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Establishing a lung cancer stem cell culture using autologous intratumoral fibroblasts as feeder cells

Authors

  • Yu Xu,

    1. The Third Department of Oncology, PLA Cancer Research Institute of the Second Affiliated Hospital, The Third Military Medical University, ChongQing 400037, Peoples Republic of China
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  • Yi-De Hu,

    Corresponding author
    1. The Third Department of Oncology, PLA Cancer Research Institute of the Second Affiliated Hospital, The Third Military Medical University, ChongQing 400037, Peoples Republic of China
    2. The Third Department of Oncology, XinQiao Hospital, ShaPingBa District, Chongqing 400037, Peoples Republic of China
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  • Jing Zhou,

    1. The Third Department of Oncology, PLA Cancer Research Institute of the Second Affiliated Hospital, The Third Military Medical University, ChongQing 400037, Peoples Republic of China
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  • Ming-Hui Zhang

    1. The Third Department of Oncology, PLA Cancer Research Institute of the Second Affiliated Hospital, The Third Military Medical University, ChongQing 400037, Peoples Republic of China
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To whom correspondence should be addressed (email huyide_mit@yahoo.com.cn).

Abstract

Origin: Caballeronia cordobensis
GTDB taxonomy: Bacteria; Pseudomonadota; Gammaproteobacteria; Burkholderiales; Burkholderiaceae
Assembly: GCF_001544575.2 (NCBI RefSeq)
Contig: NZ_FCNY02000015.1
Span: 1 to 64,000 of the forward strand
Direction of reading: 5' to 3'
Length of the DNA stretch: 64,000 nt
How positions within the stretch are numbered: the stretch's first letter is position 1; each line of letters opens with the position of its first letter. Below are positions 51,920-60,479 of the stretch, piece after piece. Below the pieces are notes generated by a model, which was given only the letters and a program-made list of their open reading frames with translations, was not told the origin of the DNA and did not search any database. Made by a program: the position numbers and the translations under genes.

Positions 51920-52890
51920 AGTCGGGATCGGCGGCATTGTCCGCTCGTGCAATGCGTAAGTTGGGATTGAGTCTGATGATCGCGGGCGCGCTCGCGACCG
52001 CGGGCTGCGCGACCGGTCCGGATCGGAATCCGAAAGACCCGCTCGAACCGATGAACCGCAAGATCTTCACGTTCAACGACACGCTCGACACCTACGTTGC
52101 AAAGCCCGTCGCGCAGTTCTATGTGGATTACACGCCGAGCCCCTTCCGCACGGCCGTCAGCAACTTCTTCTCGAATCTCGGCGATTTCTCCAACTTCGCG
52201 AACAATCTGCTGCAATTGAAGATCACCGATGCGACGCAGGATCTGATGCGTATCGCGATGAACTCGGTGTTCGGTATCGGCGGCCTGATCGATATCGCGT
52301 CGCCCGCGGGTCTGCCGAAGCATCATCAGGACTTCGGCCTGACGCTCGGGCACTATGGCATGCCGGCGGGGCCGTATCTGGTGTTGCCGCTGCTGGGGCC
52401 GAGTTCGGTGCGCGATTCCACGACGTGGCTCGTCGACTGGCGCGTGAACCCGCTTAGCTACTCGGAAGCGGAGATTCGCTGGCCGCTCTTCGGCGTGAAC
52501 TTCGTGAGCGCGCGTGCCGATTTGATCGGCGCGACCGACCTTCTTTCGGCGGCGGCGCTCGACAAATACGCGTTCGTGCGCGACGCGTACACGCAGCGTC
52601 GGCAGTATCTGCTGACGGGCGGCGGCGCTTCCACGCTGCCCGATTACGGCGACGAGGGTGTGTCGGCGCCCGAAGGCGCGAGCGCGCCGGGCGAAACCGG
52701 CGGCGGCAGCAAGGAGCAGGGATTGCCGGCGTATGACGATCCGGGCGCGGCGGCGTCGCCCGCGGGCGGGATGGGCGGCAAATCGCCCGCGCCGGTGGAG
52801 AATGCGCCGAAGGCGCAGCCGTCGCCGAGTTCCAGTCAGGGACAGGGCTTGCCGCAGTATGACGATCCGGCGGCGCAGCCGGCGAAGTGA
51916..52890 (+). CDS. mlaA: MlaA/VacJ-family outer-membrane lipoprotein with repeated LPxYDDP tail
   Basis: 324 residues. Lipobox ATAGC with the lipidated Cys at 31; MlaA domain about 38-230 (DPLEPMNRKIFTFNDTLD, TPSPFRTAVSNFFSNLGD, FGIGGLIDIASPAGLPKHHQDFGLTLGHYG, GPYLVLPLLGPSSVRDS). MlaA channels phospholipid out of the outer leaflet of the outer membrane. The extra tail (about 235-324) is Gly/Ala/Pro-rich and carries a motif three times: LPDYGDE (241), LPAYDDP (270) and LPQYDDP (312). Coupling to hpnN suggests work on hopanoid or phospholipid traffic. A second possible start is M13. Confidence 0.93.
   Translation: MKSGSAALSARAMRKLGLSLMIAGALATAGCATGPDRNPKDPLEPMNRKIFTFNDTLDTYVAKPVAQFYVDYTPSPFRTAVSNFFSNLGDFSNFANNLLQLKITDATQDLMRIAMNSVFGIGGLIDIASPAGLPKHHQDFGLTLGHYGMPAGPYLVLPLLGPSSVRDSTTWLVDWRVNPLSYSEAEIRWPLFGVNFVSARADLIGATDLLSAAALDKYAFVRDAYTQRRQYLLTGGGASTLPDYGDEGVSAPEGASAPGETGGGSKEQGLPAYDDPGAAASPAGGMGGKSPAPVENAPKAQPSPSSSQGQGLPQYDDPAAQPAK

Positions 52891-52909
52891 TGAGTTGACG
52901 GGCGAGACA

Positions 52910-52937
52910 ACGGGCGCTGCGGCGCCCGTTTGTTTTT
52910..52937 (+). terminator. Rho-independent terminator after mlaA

Human LCSCs (lung cancer stem cells) were first isolated from lung cancer patients and cultured using serum-free culture methods. To recreate the intratumoural microenvironment to sustain LCSC growth, autologous intratumoral fibroblasts were used as feeder cells. In this study, we investigated the growth and maintenance of pluripotency in prolonged LCSCs culture on autologous intratumoural fibroblasts. LCSCs isolated from three clinical samples all showed vigorous growth on feeder cells for 16 weeks of continuous cultures with a doubling time of 41–47 h. The cells continued expressing stem cell marker CD133 and remained undifferentiated. Pluripotency was demonstrated by tumour formation in immunodeficient mice. In a feeder-free culture system, growth of LCSCs spheres was retarded and would cease when the diameter reached 100 μm if immediate passage was not performed. Moreover, spontaneous differentiation was more frequently seen in a serum-free culture system. In conclusion, we have successfully established a culture system using autologous intratumoural fibroblast cells as feeder cells for prolonged culture of undifferentiated LCSCs in vitro.

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